Lunch Scape

The lunch landscape has changed over the last few years, with everything from healthy trends, delivery dining, cost of living and increased competition all factoring in to our daily lives.

Lunch is certainly an area most restaurants are struggling with at the moment – it’s not that people aren’t eating lunch any more, rather that they’re busier, have different priorities and are finding alternatives to suit their needs.

Healthy eating continues to have an effect on buying behaviors especially on weekdays with more and more people becoming conscious of the way they look and what they are consuming, often opting for low-calorie/protein rich items or vegan dishes. Vegan is an interesting area as it’s become both a trend and a lifestyle, years ago vegan was either unheard of or seen as a bit strange, but nowadays people are taking it seriously and it’s more popular than ever, with vegan diet plans creeping in for non-vegans and vegan restaurants starting to appear in all major cities.

Increased sales of gym memberships and meal plans are also responsible for the decline in lunchtime trade with consumers opting to squeeze a quick session in at lunch and grabbing something quick and easy as a result. Meal plans are no longer just for people dedicated to fitness, they’re becoming popular with busy professionals who don’t have time to dine out or prepare something at home – I see this becoming a much larger sector and an area for restaurants and delivery services to take advantage of over the next decade.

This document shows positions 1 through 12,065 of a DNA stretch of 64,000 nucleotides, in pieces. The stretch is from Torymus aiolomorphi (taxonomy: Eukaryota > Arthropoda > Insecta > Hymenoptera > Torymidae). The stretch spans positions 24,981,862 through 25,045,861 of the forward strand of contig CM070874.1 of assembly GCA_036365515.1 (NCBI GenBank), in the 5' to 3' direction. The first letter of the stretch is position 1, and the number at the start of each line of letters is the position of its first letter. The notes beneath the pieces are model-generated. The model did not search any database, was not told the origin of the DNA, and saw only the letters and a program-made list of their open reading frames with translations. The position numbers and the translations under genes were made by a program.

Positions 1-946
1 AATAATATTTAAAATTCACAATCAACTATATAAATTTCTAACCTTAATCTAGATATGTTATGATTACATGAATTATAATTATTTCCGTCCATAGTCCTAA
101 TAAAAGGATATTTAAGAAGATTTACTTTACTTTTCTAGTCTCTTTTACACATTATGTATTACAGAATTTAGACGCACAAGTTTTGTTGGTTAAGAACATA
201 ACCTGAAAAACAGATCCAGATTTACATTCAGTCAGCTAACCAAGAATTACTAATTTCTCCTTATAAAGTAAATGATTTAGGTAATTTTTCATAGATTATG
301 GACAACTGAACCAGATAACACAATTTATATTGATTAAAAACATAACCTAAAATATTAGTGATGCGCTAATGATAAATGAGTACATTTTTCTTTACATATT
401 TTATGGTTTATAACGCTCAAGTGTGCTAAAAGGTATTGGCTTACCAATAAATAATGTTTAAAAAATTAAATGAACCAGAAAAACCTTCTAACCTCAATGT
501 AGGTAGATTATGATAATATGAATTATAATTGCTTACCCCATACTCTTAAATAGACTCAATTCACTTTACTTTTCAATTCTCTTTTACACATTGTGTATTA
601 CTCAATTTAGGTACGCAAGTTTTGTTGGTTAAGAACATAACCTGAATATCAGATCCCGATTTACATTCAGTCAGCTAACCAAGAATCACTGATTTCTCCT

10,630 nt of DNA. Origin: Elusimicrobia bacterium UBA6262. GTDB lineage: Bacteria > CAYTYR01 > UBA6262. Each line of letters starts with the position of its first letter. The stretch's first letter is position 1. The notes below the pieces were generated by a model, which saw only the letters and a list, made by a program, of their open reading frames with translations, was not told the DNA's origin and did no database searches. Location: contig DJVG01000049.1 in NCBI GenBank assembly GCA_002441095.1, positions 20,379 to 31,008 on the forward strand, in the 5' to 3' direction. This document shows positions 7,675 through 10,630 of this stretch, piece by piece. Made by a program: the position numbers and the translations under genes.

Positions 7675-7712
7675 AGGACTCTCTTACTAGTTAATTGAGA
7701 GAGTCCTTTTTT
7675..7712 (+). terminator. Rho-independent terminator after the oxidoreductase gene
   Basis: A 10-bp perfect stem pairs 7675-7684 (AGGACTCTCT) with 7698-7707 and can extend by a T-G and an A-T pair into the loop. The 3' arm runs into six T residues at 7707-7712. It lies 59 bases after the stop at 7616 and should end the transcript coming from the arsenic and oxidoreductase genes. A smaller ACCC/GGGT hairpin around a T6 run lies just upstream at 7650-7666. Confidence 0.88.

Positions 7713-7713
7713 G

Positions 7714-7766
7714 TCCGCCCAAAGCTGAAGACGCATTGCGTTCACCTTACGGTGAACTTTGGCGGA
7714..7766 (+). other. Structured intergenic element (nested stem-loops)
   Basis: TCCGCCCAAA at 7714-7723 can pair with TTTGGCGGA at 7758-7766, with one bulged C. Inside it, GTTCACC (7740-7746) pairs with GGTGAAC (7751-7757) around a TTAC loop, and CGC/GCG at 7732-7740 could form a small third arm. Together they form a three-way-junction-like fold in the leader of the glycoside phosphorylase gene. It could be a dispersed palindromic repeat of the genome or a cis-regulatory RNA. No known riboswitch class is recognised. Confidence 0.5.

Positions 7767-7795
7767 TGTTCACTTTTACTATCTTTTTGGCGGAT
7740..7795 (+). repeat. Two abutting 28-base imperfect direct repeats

It’s not all healthy; takeaway sales have seen a huge rise over the last two years with people favoring lower costs and the convenience for working meal times around their day – of course we can’t forget the lunch box crew, often a mixture of saving time, money, eating healthy and the convenience of being able to eat wherever or whatever you want.

There’s now a middle ground between leaving the office for lunch and not, and it’s a sector I’m hugely interested in, “delivery-dining” (no one seems to use that phrase, so I’m coining it as my own). Over the past 24 months we’ve seen the explosion of Jumia Food, Yum & UberEATS in to the market, which makes dining at your favorite restaurant without leaving the office a reality. This technology lead sector is growing in popularity and expanding faster than any other F&B concept I’ve ever seen, it’s 100% something I advise every operator should be involved with – I’m particularly interested to follow developments U.S. following Amazon’s acquisition of Whole Foods earlier this year.

For consumers who are venturing out for lunch the amount of restaurants to choose from is immense, making it difficult for operators to capture covers let alone retain them on a regular basis. In order to maximize on lunch trade it’s crucial to look at what the brand’s target customers need, the product and price points they require and partner with a delivery service to increase accessibility where possible.